SRINAGAR, India (AP) — Police fired tear gas and rubber bullets to disperse hundreds of demonstrators in Indian-controlled Kashmir who hurled rocks and chanted anti-Indian and pro-Pakistan slogans Friday, and officials said at least 20 police personnel and five protesters were injured.
Clashes erupted in at least two places in Srinagar, the region's main city, and the southern town of Tral shortly after Friday prayers as people tried to march through the streets to protest the killing of a militant commander's brother.
The Indian army said the man was killed in a gunbattle along with a militant on Monday near Tral, while his relatives and local residents said he was tortured to death. Tral is nearly 35 kilometers (22 miles) south of Srinagar.
The protesters also burned the Indian flag and demanded an end to Indian rule in the Himalayan region.
Earlier, police arrested a top Kashmiri separatist leader for leading an anti-India demonstration earlier in the week.
Masarat Alam was placed under house arrest on Thursday night and formally arrested Friday, police officer K. Rajendra said. He had been released just weeks earlier from five years' imprisonment for organizing anti-India protests in 2010.
Police also put two other separatist leaders, Syed Ali Geelani and Shabir Shah, under house arrest to prevent them from leading a planned march, Rajendra said. Government forces thwarted the march on Friday.
Geelani in a statement called for a general strike on Saturday to protest the Tral killings, arrest and detention of separatist leaders and what he called biased coverage by the Indian media of events in Kashmir. He apparently objected to broad calls, especially on Indian TV channels, for a strict government action against separatist leaders and their supporters.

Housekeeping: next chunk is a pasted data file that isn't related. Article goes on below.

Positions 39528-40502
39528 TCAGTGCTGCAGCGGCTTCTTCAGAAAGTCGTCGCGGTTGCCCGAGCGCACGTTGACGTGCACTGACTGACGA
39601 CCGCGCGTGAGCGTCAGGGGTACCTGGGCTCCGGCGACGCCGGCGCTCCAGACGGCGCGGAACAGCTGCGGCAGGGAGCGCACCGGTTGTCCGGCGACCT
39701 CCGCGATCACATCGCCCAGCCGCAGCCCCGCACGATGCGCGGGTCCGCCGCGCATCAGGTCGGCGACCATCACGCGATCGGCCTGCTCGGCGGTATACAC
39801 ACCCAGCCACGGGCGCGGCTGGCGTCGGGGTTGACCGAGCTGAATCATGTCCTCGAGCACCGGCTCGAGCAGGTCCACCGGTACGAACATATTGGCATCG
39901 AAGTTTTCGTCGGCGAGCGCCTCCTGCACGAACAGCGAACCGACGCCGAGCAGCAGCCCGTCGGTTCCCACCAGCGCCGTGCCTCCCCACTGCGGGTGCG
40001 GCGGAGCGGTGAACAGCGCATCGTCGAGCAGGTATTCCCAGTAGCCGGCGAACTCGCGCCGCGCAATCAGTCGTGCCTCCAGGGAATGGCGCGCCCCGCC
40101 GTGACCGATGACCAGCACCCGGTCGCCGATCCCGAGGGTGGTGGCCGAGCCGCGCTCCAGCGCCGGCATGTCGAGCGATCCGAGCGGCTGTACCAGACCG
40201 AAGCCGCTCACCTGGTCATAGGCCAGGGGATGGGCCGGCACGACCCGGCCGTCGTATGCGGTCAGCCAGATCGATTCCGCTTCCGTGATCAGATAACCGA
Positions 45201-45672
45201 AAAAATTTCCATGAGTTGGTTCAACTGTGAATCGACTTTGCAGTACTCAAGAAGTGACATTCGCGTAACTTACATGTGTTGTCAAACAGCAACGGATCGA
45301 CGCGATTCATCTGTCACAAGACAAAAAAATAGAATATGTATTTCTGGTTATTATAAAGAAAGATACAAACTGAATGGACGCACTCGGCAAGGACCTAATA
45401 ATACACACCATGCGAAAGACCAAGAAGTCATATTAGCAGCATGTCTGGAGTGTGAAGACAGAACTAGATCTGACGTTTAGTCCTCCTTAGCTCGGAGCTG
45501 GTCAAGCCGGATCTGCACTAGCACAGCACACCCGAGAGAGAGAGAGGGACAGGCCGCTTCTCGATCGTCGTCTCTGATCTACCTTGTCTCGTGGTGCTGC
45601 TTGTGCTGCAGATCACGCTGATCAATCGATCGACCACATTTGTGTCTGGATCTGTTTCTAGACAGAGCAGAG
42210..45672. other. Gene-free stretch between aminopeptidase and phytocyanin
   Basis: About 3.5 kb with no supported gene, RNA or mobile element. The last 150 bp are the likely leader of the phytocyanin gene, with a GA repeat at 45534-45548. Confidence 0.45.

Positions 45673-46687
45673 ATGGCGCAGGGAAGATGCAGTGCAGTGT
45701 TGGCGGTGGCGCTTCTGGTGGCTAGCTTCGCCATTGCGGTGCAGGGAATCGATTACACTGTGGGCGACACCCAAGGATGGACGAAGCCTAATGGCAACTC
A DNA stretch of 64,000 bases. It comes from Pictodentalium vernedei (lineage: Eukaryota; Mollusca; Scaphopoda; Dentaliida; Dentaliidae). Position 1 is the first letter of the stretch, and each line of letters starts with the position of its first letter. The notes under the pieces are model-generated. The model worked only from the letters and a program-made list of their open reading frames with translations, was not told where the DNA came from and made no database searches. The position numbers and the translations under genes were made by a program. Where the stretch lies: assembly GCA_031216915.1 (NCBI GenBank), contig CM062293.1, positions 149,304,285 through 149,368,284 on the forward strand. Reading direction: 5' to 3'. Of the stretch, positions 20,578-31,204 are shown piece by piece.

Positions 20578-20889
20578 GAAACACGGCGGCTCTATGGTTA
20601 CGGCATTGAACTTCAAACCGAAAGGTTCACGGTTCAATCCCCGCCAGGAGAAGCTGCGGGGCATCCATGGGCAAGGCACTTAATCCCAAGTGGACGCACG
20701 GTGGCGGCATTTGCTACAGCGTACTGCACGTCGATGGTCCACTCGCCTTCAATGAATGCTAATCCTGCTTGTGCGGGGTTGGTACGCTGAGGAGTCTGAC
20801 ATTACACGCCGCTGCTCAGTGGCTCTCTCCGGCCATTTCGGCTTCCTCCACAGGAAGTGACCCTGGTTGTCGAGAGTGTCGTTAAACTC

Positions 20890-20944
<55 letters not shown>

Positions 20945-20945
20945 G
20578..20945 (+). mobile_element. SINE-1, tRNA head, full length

Police said Alam joined thousands of Kashmiris waving Pakistani flags at a rally in Srinagar on Wednesday and chanted "provocative and seditious slogans like 'Long live Pakistan' and 'We want freedom.'" The rally was held to welcome home Geelani, 85, who returned from New Delhi after undergoing treatment for heart and kidney ailments for three months.
Indian television channels repeatedly broadcast scenes of the rally, triggering outrage by politicians in New Delhi. Federal Home Minister Rajnath Singh called Kashmir's top elected official, Mufti Mohammed Sayeed, and demanded stern action against Alam.
Kashmir is divided between India and Pakistan, which both claim the entire territory. Residents of the Indian-held portion strongly favor independence or a merger with Pakistan, and their deep opposition to Indian rule is often expressed through street demonstrations since Indian troops largely suppressed an armed uprising.
A number of militant groups have operated in the region since the insurgency erupted in 1989. An estimated 68,000 people have died in the fighting and the ensuing crackdown by Indian forces.